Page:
Oil prices advanced Thursday, boosted by discussions between OPEC and Russia to continue a plan to curb production and support prices.
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Light, sweet crude for November delivery rose 81 cents, or 1.6%, to $50.79 a barrel on the New York Mercantile Exchange. Brent, the global benchmark, gained $1.20, or 2.2%, to $57.00 a barrel.
Saudi Arabia's King Salman and Russian President Vladimir Putin met on Thursday to discuss continuing efforts to push up oil prices by limiting output from major producers within and outside of the Organization of the Petroleum Exporting Countries.
Last month, U.S. oil futures entered a bull market on signs that OPEC cuts were finally having an impact on the global supply glut. In the Thursday meeting, the two leaders talked about extending Russia's participation but came to no new agreements, The Wall Street Journal reported.
The original deal, struck nearly a year ago between OPEC and 10 other non-OPEC countries, was to cut production by 1.8 million barrels a day for six months. The agreement was extended in May of this year to continue through the first quarter of 2018, though some analysts have speculated that it may be extended even further.
"It's back to the media," said Dominick Chirichella, an analyst at the Energy Management Institute. "The market's gotten a little more confident that Russia is going to work with OPEC most likely to extend the accord."
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The possibility of another tropical storm disrupting oil production in the Gulf of Mexico also has the market on edge, analysts said. According to the National Hurricane Center, tropical storm Nate is expected to strengthen into a hurricane and make landfall this weekend near New Orleans.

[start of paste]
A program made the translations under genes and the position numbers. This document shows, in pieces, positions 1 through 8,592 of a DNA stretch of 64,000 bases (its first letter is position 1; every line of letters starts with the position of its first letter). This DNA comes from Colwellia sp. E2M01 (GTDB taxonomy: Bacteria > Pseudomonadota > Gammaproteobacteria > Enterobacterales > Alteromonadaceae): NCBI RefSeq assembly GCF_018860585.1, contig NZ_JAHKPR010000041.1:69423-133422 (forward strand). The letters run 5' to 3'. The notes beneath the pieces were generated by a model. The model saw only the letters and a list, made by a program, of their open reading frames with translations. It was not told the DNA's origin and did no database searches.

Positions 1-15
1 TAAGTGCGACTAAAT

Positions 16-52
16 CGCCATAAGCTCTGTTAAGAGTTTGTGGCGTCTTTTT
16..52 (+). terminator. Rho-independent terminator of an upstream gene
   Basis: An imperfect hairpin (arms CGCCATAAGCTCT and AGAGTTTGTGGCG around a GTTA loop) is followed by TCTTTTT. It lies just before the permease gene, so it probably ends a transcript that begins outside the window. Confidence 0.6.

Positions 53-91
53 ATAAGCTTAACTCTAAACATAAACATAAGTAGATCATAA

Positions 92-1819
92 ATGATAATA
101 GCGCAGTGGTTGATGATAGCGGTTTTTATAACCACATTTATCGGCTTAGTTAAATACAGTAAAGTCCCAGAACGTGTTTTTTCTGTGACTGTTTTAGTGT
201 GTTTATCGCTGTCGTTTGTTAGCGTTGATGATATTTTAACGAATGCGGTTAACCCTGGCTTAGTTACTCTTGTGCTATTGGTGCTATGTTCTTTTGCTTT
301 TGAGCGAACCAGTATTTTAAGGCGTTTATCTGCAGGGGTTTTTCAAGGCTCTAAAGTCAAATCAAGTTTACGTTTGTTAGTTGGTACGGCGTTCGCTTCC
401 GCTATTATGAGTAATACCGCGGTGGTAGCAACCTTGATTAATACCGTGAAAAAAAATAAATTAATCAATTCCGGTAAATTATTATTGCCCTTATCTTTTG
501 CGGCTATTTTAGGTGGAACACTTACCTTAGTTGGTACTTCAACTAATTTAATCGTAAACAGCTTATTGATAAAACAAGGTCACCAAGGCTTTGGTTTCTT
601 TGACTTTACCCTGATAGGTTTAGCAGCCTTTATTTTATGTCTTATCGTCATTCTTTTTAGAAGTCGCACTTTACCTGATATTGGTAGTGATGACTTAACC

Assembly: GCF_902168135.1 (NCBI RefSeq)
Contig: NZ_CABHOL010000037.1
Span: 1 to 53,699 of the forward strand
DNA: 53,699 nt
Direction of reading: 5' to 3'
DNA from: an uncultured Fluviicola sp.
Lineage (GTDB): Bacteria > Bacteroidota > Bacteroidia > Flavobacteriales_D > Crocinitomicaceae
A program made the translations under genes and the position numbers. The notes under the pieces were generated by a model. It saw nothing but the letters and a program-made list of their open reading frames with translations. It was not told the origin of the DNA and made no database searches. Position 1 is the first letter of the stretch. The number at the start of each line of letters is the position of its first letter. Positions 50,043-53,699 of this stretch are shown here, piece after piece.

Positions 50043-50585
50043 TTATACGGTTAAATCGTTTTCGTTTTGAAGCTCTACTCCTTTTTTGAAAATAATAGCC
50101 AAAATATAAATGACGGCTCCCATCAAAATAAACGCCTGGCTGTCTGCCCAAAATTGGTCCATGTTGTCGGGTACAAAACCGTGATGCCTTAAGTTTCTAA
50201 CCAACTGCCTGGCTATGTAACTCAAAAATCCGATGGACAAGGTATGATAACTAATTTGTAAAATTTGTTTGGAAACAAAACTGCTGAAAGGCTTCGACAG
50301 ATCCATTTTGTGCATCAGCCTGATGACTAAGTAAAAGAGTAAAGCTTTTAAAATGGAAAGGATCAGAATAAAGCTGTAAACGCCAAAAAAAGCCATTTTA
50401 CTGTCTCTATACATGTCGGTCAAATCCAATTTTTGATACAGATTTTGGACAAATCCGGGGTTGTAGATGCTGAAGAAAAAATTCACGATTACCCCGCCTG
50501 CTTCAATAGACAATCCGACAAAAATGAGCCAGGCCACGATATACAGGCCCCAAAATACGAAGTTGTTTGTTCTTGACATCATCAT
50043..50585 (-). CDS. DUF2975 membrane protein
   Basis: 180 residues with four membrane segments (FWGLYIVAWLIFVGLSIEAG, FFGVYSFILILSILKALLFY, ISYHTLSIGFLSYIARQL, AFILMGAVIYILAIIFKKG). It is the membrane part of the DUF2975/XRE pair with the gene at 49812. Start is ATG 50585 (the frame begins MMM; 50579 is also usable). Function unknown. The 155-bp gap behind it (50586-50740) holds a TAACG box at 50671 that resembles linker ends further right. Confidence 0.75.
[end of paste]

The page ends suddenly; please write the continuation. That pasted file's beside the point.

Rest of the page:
The threat of another storm halting some production helped add to the bullish sentiment Thursday, said Ric Navy, senior vice president for energy futures at R.J. O'Brien & Associates LLC.
"Buyers become a bit more aggressive," he said. "It makes [oil] a little more vulnerable to rallies, and that's what we're seeing."
On Wednesday, the U.S. Energy Information Administration reported that crude stockpiles fell by 6 million barrels in the week ended Sept. 29, largely exceeding analyst expectations. However, U.S. exports climbed to nearly 2 million barrels a day and shale production increased, igniting concerns that the shipment of more crude into international markets could exacerbate global oversupply.
"That's keeping us cautious on the space [and] cautious on prices," said Chris Kettenmann, chief energy strategist at New York-based Macro Risk Advisors.
Prices for oil products also rallied Thursday, with gasoline futures rising 2% to $1.6114 a gallon and diesel futures increasing 0.7% to $1.7863 a gallon.
Benoit Faucon, Summer Said and Sarah McFarlane contributed to this article.
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(END) Dow Jones Newswires
October 05, 2017 15:59 ET (19:59 GMT)